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A photo of the Nord Stream 2 leak

The gas leak at Nord Stream 2 is seen from the Danish F-16 interceptor on Bornholm. (Photo: Danish Defense)

'A Really Big Hole': Sabotage Suspected as Nord Stream Pipelines Spew Methane

An investigation into the mysterious damage is ongoing amid fears of pollution and another supply shock that could worsen Europe's energy crisis as winter nears.

Jake Johnson

European officials raised the strong possibility of sabotage on Tuesday after the Nord Stream pipeline system that transports Russian gas under the Baltic Sea suffered major leaks, damage that could spark massive pollution and further exacerbate the continent's energy crisis as winter approaches.

"The damage that occurred in one day simultaneously at three lines of offshore pipelines of the Nord Stream system is unprecedented," Nord Stream AG, the Switzerland-based company that operates Nord Stream 1 and the not-yet-complete Nord Stream 2 pipeline, which still contains gas.

Deliveries of gas through Nord Stream 1, meanwhile, were cut off by Russia earlier this month, a move Europe alleged was retaliation for sanctions imposed in response to Moscow's ongoing assault on Ukraine.

Both Nord Stream 1 and 2 were damaged Tuesday, the pipeline operator confirmed.

According to the Danish Defence Command, which discovered the leaks from the air via military helicopter units, "Nord Stream 1 has two leaks northeast of Bornholm, Nord Stream 2 has one leak south of Dueodde."

Danish Defence also released video footage of gas from Nord Stream 2 bubbling at the surface of the Baltic Sea:

Given the near-simultaneous timing of the leaks, Denmark Prime Minister Mette Frederiksen told reporters Tuesday that "it's hard to imagine that these are coincidences."

"We can't rule out sabotage," said Frederiksen, who didn't speculate on who could be responsible.

Describing the extent of the damage, the Danish energy agency said: "This is not a small crack. It's a really big hole."

Kremlin spokesman Dmitry Peskov likewise voiced concern about the leaks, calling news of the damage "very alarming."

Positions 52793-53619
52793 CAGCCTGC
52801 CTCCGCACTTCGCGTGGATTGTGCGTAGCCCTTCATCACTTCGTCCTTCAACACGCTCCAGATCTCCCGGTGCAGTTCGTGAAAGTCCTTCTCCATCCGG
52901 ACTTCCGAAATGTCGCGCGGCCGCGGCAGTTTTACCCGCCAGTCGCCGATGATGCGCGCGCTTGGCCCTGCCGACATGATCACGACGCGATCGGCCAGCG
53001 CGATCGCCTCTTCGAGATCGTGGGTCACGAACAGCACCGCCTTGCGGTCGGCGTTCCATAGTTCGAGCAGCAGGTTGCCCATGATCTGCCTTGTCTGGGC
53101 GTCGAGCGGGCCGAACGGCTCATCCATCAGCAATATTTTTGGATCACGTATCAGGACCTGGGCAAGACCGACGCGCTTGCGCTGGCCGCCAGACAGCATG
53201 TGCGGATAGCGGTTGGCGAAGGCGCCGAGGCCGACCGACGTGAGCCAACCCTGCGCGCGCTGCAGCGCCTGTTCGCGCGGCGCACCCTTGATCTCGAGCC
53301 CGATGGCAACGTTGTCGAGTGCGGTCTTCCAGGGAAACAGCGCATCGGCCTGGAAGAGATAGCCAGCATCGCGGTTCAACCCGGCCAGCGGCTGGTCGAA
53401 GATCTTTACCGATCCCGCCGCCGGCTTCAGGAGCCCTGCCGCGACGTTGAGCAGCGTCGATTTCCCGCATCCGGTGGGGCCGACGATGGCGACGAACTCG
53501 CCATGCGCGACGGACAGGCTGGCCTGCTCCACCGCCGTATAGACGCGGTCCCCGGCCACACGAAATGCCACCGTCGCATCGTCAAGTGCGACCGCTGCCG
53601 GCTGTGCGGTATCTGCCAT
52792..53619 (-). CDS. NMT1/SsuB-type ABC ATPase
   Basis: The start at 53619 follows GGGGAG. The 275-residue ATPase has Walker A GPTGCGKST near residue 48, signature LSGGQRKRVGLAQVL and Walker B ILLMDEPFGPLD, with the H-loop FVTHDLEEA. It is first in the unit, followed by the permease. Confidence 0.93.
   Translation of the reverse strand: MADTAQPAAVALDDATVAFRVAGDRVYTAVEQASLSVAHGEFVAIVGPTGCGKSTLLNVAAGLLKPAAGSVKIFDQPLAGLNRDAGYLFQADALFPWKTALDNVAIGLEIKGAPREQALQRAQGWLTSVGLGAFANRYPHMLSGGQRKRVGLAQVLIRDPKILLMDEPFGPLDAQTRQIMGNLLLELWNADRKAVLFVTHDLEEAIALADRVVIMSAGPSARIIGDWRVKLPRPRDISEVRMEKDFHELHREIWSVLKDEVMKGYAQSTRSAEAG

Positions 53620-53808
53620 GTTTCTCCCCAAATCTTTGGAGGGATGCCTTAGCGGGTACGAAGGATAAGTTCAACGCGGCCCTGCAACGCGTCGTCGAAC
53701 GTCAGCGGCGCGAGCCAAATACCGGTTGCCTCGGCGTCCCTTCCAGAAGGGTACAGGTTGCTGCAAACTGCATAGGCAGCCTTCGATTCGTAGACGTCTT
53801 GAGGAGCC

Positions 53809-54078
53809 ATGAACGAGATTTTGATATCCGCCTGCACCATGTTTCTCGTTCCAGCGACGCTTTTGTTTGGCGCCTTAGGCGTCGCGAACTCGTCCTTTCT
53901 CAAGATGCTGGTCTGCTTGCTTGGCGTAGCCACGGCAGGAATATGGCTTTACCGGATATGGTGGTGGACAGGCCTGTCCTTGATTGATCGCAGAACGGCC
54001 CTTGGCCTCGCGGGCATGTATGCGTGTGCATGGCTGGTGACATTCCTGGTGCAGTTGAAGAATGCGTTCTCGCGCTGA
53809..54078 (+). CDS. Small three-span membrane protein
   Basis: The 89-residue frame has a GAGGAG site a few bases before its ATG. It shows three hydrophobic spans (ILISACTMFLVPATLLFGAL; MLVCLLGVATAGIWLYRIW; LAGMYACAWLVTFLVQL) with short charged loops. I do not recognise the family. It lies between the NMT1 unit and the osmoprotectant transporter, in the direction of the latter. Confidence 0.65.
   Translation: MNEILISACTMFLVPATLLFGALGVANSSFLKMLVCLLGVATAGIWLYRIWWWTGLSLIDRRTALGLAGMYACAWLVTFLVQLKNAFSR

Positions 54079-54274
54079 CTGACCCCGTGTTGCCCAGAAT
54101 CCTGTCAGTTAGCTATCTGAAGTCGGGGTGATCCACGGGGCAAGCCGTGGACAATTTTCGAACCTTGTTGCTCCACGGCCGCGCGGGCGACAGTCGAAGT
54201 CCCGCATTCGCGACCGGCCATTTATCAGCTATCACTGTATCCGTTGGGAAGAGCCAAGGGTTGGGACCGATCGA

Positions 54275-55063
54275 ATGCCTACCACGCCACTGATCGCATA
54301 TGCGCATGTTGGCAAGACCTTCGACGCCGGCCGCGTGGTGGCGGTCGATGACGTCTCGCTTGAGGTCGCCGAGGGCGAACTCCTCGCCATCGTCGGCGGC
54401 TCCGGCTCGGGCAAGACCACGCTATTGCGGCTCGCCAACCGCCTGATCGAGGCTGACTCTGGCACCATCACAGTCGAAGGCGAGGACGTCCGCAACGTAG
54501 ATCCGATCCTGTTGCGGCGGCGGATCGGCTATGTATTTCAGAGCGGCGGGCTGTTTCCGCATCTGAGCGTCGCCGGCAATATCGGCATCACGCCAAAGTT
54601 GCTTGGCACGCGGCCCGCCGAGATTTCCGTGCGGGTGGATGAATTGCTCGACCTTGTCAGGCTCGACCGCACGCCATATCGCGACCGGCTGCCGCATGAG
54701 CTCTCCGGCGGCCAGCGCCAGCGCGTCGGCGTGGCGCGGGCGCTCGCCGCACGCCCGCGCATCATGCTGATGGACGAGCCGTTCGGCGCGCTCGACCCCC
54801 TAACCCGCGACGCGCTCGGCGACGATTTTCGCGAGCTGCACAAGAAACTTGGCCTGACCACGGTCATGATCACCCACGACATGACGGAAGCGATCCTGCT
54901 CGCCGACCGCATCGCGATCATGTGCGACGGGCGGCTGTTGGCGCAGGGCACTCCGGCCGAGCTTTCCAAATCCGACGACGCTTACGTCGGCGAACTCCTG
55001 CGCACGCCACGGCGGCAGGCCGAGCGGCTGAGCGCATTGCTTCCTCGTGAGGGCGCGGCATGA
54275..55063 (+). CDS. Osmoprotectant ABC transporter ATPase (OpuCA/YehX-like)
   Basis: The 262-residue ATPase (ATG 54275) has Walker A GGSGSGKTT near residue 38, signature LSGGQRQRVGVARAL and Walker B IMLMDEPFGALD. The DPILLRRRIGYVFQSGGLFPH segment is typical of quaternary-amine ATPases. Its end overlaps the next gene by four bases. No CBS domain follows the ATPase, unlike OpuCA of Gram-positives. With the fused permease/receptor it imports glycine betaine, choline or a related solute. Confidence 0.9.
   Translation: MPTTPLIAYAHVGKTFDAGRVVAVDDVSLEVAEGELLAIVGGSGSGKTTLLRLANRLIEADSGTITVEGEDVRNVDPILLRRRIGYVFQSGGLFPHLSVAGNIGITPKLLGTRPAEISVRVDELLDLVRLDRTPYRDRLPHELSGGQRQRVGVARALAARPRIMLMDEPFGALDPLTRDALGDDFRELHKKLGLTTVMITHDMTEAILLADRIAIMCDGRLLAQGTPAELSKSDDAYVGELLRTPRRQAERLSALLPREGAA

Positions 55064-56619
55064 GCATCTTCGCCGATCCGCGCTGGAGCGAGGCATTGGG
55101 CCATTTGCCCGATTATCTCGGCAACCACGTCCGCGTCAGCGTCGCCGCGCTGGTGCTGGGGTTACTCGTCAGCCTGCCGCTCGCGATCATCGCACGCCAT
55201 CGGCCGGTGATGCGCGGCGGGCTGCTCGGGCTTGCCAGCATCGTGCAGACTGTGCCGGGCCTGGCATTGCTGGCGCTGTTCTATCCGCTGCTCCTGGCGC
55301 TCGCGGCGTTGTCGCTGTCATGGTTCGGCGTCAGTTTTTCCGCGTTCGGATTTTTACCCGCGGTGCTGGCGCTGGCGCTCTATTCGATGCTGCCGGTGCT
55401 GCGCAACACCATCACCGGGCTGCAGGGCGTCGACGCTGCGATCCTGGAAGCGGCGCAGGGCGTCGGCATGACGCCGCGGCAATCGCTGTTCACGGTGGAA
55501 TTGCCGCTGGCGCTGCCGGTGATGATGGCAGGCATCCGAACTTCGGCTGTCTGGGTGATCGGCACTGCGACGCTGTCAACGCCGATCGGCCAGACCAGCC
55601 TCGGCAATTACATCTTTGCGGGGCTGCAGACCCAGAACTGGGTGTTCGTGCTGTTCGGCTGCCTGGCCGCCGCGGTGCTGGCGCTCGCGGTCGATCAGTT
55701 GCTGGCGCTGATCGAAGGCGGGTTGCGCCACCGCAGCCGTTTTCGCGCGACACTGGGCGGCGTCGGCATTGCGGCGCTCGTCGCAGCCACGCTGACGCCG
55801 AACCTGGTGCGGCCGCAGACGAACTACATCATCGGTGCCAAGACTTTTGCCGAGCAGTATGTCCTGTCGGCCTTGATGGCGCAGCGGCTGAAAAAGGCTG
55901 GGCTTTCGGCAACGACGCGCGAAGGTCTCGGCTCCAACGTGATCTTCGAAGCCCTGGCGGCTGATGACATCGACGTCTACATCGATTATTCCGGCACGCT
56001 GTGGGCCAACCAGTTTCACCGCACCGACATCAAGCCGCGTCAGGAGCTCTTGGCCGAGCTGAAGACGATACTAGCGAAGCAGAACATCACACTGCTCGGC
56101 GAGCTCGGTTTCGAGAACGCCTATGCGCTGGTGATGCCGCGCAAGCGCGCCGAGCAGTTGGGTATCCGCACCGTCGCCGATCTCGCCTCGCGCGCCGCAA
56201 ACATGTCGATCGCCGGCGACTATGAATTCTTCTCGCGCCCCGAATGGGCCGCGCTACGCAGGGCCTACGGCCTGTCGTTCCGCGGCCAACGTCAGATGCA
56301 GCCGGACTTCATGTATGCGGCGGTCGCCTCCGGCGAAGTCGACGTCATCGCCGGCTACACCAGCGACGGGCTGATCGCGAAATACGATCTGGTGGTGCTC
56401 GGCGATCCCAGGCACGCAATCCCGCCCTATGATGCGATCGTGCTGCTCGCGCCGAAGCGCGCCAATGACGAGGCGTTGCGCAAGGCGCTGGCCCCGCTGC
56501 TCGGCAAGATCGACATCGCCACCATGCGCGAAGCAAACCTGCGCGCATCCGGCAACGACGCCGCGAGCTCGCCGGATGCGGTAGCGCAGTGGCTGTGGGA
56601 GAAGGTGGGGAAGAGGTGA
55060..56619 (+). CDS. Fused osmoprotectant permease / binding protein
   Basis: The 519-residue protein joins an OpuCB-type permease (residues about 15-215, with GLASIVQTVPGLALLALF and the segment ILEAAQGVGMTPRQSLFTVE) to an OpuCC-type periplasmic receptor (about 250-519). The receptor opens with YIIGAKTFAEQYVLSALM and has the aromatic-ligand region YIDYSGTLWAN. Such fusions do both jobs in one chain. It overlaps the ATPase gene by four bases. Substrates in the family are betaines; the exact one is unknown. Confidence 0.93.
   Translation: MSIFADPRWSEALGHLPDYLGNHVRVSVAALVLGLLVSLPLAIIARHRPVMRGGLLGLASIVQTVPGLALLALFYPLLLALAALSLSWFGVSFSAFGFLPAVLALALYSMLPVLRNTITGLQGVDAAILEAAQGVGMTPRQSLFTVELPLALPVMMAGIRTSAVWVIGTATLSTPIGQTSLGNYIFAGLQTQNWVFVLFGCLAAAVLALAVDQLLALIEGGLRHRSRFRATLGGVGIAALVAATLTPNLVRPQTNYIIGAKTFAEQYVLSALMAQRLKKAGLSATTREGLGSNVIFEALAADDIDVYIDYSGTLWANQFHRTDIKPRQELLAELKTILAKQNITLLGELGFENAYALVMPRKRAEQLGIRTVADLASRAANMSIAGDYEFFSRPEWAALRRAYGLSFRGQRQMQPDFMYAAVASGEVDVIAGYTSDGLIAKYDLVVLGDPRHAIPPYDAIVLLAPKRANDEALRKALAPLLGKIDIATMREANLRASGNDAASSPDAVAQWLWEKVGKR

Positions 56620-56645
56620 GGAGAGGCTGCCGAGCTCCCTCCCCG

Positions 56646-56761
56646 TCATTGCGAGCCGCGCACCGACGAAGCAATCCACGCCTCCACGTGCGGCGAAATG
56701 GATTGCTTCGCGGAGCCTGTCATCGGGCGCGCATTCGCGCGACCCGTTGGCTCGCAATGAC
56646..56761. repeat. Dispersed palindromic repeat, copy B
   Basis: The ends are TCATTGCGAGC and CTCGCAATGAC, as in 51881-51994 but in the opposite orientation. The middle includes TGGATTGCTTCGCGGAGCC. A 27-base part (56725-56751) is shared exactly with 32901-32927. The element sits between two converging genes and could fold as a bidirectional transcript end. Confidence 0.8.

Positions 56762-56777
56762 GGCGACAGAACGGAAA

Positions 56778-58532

"There is some damage in the pipe in the Danish economic zone, it is not yet clear what kind," said Peskov. "The pressure has dropped considerably. This is an unprecedented situation that needs to be dealt with urgently."

Peskov also hinted at the prospect of sabotage, saying Russia is not "excluding any options."

Reuters noted that "both pipelines have been flashpoints in an escalating energy war between European capitals and Moscow that has pummeled major Western economies, sent gas prices soaring, and sparked a hunt for alternative energy supplies."

In February of this year, just prior to the Russian invasion, U.S. President Joe Biden said Nord Stream 2 would not move forward if Russian President Vladimir Putin went through with an attack on Ukraine.

"If Russia invades," Biden said during a joint news conference with German Chancellor Olaf Scholz, "then there will be longer Nord Stream 2. We will bring an end to it."

Asked by a reporter how he would achieve that, Biden responded, "I promise you we will be able to do it."

German officials reportedly believe the pipeline leaks are the result of a targeted attack.

On top of the potential impacts on European nations' energy crisis, which critics say stems from their over-reliance on Russian fossil fuels, damage to the Nord Stream pipeline system could have major climate implications.

"This may not look as dramatic as an oil spill, but it's even more dangerous for the climate: that methane is going straight into the atmosphere," noted Jamie Henn, director of Fossil Free Media.

Tim McPhie, a spokesperson for the European Commission, said Tuesday that the pipeline damage "hasn't affected the security" of Europe's gas supply "as yet."

"Deliveries have been zero on Nord Stream 1 anyway, and North Stream 2 is not yet authorized to operate," McPhie continued. "We are also analyzing the potential impact of these leaks of methane, which is a gas which of course has considerable effects on climate change, and we are in touch with the member states about the potential impact on maritime navigation."

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